Home / Population and society / Articles / What low response rates mean for 2020 ACS data — and a potential bright side

The yearly American Communities Survey (ACS) is a vital tool for understanding the US population. State and local governments use it. Businesses use it, and federal entities and mandates like the Department of Housing and Human Services (HUD) and Veterans' Affairs use it to ascertain how Americans live and work — and how to best support them. The data informs Title I funding for students from low-income families, the list goes on and on.

However, low response rates mean the one-year estimates for the 2020 ACS, scheduled for this fall, won't be released. That means it'll be challenging to understand how Americans live — and could affect how US governments distribute billions of dollars.

The ACS is one of the nation's most robust data portraits

The ACS is the premier source of information on the US population, housing, and the workforce. It reveals where people are living, if they rent or own their home, the value of their home, and the kind of conditions in which they live. What's their marital/education/citizenship status? Do they have health insurance? What people spend on gas, if they carpool and how long they commute, their working hours, how many people they live with, the ACS measures all of this and more.

The 3-million-person sample size makes the ACS the most comprehensive data product produced by the US government outside of the decennial census. And it's mandatory, with nonresponses potentially leading to fines up to $5,000.

Low responses and an inability to follow up skewed the 2020 ACS

Normally, ACS data is collected through mailed surveys (though there are also options to fill it out online). Nonrespondents are followed up with in person, including visits to dormitories, prisons, and nursing homes. The pandemic limited opportunities to follow up between March and September 2020.

The Census Bureau found high nonresponse rates last year, particularly among people with lower income, lower educational attainment, and people less likely to own their home. This skewed the reported data so much that it couldn’t be corrected by the Bureau's traditional methods of accounting for population differences in these underlying populations.

After the significant changes brought on in 2020, it would be helpful to have a clearer picture of how those changes impacted people nationwide. How many people lost their employer-based health insurance? Or with eviction moratoriums expiring in some places and municipalities issuing extensions in others, one might want to know the percentage of housing units that are renter-occupied versus owned, the median rent, and how much of people's income goes to rent. The ACS could have provided neighborhood-level insight into this.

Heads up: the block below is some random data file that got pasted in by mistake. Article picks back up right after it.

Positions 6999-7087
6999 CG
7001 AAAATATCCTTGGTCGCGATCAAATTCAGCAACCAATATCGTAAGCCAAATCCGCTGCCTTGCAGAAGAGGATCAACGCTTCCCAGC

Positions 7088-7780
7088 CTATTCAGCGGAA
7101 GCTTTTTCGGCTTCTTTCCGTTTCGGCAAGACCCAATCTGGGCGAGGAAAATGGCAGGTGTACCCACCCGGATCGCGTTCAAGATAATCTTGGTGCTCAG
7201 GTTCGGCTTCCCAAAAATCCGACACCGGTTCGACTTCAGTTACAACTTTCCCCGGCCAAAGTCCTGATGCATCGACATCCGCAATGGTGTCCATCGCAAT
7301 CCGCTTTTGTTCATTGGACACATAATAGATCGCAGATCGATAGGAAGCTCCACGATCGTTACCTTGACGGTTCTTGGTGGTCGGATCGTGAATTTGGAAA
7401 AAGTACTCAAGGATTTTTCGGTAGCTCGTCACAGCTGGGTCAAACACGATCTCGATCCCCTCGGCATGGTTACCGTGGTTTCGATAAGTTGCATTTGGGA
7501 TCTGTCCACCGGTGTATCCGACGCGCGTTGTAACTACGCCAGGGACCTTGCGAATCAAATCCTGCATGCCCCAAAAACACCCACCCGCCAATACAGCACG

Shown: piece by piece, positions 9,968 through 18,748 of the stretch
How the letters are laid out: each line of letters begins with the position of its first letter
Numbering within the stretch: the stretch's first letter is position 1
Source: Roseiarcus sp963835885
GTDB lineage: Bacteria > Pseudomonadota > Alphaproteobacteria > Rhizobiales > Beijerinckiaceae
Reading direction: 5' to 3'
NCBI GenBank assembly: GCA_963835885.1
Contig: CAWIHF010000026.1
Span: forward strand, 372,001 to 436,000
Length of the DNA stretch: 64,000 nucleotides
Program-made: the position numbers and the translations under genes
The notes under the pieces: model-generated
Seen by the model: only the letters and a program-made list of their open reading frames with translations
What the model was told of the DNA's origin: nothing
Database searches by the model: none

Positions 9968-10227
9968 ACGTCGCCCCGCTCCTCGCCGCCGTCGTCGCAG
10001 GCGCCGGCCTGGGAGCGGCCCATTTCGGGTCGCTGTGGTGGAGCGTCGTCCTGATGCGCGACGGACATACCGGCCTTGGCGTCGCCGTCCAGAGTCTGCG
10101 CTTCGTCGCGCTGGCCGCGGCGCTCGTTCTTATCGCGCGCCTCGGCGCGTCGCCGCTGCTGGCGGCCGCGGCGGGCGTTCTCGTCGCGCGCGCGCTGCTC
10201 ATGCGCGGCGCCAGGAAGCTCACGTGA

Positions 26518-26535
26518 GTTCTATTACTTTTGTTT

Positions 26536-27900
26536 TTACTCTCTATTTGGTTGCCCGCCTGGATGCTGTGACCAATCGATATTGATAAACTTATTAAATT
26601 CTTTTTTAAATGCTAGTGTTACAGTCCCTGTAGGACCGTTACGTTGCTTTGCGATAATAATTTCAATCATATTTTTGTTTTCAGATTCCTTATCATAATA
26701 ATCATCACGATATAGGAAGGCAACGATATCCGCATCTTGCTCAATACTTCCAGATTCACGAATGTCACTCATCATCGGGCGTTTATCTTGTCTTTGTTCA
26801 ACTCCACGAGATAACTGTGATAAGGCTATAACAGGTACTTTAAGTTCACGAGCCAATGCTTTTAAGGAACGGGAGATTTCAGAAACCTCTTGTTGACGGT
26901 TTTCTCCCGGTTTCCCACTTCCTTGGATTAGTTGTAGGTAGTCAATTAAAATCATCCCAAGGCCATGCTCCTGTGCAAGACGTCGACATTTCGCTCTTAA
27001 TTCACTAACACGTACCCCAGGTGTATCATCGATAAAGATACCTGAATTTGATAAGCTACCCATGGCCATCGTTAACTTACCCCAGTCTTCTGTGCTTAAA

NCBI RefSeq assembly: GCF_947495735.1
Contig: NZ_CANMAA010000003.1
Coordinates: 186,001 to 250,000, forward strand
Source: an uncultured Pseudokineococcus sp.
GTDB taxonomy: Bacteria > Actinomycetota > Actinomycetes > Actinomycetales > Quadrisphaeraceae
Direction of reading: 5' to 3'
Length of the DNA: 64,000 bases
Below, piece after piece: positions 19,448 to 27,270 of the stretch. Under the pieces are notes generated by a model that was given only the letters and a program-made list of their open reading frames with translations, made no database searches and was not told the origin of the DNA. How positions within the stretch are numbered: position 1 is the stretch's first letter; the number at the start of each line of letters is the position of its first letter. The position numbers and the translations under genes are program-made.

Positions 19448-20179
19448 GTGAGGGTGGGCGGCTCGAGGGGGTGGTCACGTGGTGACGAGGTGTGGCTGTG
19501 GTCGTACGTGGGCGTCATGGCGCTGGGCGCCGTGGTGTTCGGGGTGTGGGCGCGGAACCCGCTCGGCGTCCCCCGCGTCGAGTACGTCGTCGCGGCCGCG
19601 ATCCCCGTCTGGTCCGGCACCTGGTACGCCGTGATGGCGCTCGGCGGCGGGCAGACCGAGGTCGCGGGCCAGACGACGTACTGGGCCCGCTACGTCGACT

Withholding this data reinforces the trustworthiness of the ACS

While the absence of the one-year estimates is a loss, it's heartening to know that the Census Bureau would rather withhold these results rather than release heavily biased, skewed data. The Bureau's choice displays a high bar for quality. They made the hard choice, but this is good data governance.

It's unclear what comes next

The Census Bureau has yet to announce its plan for five-year estimates. Five-year estimates include data on census tracts and even block groups. But if the Bureau doesn't release this five-year estimate, good local data might not be available until 2025.

It's also unclear how this will alter the way governments distribute funds. If tax dollars given to programs are allocated based on old data, will the money serve the right people? If the needs of the population those funds are supposed to help have changed, that won't be apparent when working from old data.

Other surveys, like the Current Population Survey, put out jointly by the Census Bureau and the Bureau of Labor Statistics (BLS), only have data for states or large municipalities. Governments need more granular data (it can get down to the neighborhood level in the ACS) to serve diverse populations of different locales, races/ethnicities, and employment levels.

Plus, other surveys rely on ACS data to design sampling and weight responses. The BLS uses it to update the Consumer Price Index, including improvements to continuously update its housing survey sample.

It's also used to measure the criminal victimization of people with developmental disabilities in conjunction with the National Crime Victimization Survey done by the Bureau of Justice Statistics.

It's not just the low response rates the Bureau has to contend with, but the pattern of who isn’t responding to the survey. These dropping response rates could signal a more significant concern than losing one year of ACS data, with potential ramifications for other data from the Department of Housing and Human Services, the Education Department, the Labor Department, and more. Nonresponse is a growing trend. The government owes its people surveys to be administered in a method so that all required participants can answer, and participants owe timely, accurate responses as a matter of civic duty.

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